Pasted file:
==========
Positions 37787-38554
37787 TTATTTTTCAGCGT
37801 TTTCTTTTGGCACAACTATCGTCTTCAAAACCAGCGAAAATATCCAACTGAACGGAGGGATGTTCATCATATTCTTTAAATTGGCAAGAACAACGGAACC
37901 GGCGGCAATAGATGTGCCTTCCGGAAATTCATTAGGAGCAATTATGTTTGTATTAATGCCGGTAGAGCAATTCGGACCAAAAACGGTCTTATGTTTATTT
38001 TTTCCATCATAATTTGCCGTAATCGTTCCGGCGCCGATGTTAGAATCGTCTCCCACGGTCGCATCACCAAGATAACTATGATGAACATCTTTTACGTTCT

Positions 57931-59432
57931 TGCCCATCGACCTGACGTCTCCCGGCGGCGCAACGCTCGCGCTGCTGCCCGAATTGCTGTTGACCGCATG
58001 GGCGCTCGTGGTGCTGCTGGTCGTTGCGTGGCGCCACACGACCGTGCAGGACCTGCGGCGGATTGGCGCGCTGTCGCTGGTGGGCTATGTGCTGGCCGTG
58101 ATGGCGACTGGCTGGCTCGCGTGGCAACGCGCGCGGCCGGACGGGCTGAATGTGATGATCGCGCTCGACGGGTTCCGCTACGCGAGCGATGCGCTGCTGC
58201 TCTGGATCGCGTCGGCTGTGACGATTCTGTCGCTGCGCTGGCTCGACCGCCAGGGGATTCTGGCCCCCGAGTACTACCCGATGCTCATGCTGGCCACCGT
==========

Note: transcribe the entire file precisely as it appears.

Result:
Positions 37787-38554
37787 TTATTTTTCAGCGT
37801 TTTCTTTTGGCACAACTATCGTCTTCAAAACCAGCGAAAATATCCAACTGAACGGAGGGATGTTCATCATATTCTTTAAATTGGCAAGAACAACGGAACC
37901 GGCGGCAATAGATGTGCCTTCCGGAAATTCATTAGGAGCAATTATGTTTGTATTAATGCCGGTAGAGCAATTCGGACCAAAAACGGTCTTATGTTTATTT
38001 TTTCCATCATAATTTGCCGTAATCGTTCCGGCGCCGATGTTAGAATCGTCTCCCACGGTCGCATCACCAAGATAACTATGATGAACATCTTTTACGTTCT

Positions 57931-59432
57931 TGCCCATCGACCTGACGTCTCCCGGCGGCGCAACGCTCGCGCTGCTGCCCGAATTGCTGTTGACCGCATG
58001 GGCGCTCGTGGTGCTGCTGGTCGTTGCGTGGCGCCACACGACCGTGCAGGACCTGCGGCGGATTGGCGCGCTGTCGCTGGTGGGCTATGTGCTGGCCGTG
58101 ATGGCGACTGGCTGGCTCGCGTGGCAACGCGCGCGGCCGGACGGGCTGAATGTGATGATCGCGCTCGACGGGTTCCGCTACGCGAGCGATGCGCTGCTGC
58201 TCTGGATCGCGTCGGCTGTGACGATTCTGTCGCTGCGCTGGCTCGACCGCCAGGGGATTCTGGCCCCCGAGTACTACCCGATGCTCATGCTGGCCACCGT